February 23, 2013 – 84 Square Foot House is Tiny Yet Functional: For many Americans who bought more home than they could really afford in the giddy days before the crash, the big-house dream has become a nightmare in the ashes of foreclosure and regret. So after all that, how does 84 square feet sound?
Glenn Grassi, in building his prototype one-room microhome — 7 by 12 feet stem-to-stern, including a wood-burning stove, an antique parlor chair that also serves as a seat for the compost toilet beneath it, and a shower under the bed — is hoping it sounds, well, like shelter in the old-fashioned practical sense. Or like a work of art. He is not exactly sure.
As a theater set designer, Mr. Grassi, 41, said he built the structure partly with the goal of working through his ideas about the environment and sustainable construction. But he also wanted to use the tricks he had learned about perspective, light and depth perception, honed through years of creating spatial illusion on stages and film sets in Colorado, where he now lives, and in Los Angeles.
Every nail, screw, window and shingle was installed by Mr. Grassi himself, using mostly recycled building materials. The house, built atop a trailer parked here in this Denver suburb where Mr. Grassi’s sister has a downtown business, was recently put up for sale on Craigslist for $16,500.
Even in the so-called tiny house movement, which has grown up around companies in California, Texas and elsewhere that have been building apartment-size homes for years, 84 square feet is on the tight side.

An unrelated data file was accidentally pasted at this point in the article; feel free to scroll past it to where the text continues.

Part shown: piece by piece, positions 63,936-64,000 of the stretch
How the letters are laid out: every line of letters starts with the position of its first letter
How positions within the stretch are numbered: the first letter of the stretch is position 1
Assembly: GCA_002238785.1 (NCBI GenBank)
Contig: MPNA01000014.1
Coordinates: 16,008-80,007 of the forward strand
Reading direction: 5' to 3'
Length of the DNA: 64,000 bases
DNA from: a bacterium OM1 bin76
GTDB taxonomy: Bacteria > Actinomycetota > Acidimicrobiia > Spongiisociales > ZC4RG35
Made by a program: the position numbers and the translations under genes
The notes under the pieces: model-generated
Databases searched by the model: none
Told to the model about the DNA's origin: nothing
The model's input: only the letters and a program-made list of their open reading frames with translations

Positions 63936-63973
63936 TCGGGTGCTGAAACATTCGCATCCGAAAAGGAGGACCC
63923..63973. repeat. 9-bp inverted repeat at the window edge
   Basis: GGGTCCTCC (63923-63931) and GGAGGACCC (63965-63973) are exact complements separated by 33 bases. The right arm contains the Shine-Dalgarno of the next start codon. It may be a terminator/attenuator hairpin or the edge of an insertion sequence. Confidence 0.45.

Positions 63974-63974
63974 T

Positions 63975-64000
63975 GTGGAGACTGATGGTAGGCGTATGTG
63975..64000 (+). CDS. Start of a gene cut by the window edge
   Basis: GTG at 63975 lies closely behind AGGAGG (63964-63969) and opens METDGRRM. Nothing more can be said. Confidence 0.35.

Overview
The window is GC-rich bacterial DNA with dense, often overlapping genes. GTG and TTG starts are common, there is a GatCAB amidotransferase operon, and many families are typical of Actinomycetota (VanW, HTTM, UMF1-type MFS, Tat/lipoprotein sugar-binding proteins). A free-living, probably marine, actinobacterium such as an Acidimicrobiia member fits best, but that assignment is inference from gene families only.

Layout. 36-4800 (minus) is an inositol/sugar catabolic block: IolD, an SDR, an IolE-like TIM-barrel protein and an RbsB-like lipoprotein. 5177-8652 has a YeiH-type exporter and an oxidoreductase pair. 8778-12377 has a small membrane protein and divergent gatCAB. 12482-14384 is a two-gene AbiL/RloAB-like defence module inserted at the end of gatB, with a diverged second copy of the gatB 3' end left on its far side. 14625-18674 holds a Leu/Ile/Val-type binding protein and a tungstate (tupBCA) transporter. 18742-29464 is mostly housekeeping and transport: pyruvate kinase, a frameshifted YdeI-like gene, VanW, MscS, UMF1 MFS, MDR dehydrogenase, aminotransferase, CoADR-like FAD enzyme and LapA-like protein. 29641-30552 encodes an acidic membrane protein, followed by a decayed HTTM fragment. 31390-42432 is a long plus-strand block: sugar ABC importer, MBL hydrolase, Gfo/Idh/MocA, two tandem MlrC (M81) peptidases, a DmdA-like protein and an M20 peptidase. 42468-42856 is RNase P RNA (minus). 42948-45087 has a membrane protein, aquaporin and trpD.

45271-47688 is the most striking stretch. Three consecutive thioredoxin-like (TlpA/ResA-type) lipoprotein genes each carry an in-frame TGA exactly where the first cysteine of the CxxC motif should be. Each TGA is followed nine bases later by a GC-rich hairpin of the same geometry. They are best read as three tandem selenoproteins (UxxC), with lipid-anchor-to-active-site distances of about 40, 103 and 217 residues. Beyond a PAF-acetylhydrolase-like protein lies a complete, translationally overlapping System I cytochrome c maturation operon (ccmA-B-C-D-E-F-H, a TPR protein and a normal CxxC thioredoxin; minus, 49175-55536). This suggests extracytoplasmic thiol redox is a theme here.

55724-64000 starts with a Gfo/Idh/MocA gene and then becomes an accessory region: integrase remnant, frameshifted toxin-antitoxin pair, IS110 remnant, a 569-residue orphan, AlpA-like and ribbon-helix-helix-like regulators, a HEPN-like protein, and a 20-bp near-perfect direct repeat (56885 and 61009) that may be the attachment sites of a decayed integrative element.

“On stage, you learn that everything you build affects something else, and everything has to have multiple purposes,” Mr. Grassi said in giving a tour of the premises, which takes more time than might be expected.
Consider, for example, the power of reflection. Any large mirror can create a sense of larger space; no theatrical genius required there. Mr. Grassi’s insight, in mounting a mirror over the dining table (which can seat six for dinner if they do not mind the elbows) was that the key element is what the mirror actually reflects.
So the wall opposite the mirror was built, with a dense textural pattern whose reflected image conveys depth beyond its actual dimensions. The overall feel is what Mr. Grassi called a “1930s circus train effect,” especially on the exterior, with rustic wood and metal awnings inspired by a set he built for a production of “Willy Wonka and the Chocolate Factory.”
The shower and toilet are hidden. Lift up the wood frame of the bed and a shower stall emerges, where a bather would stand, complete with drain, ready for what Mr. Grassi said would be a five-minute shower using a solar-heated water bag. The compost toilet is positioned within cozy distance of the wood-burning stove, which in turn supplies ashes to hasten decomposition.
Mr. Grassi said he envisioned the home, if it sells, ending up somewhere deep in the woods, inhabited perhaps by an Internet entrepreneur running a high-tech business while living off the grid — a modern twist on Thoreau at Walden Pond.
The Master of Disaster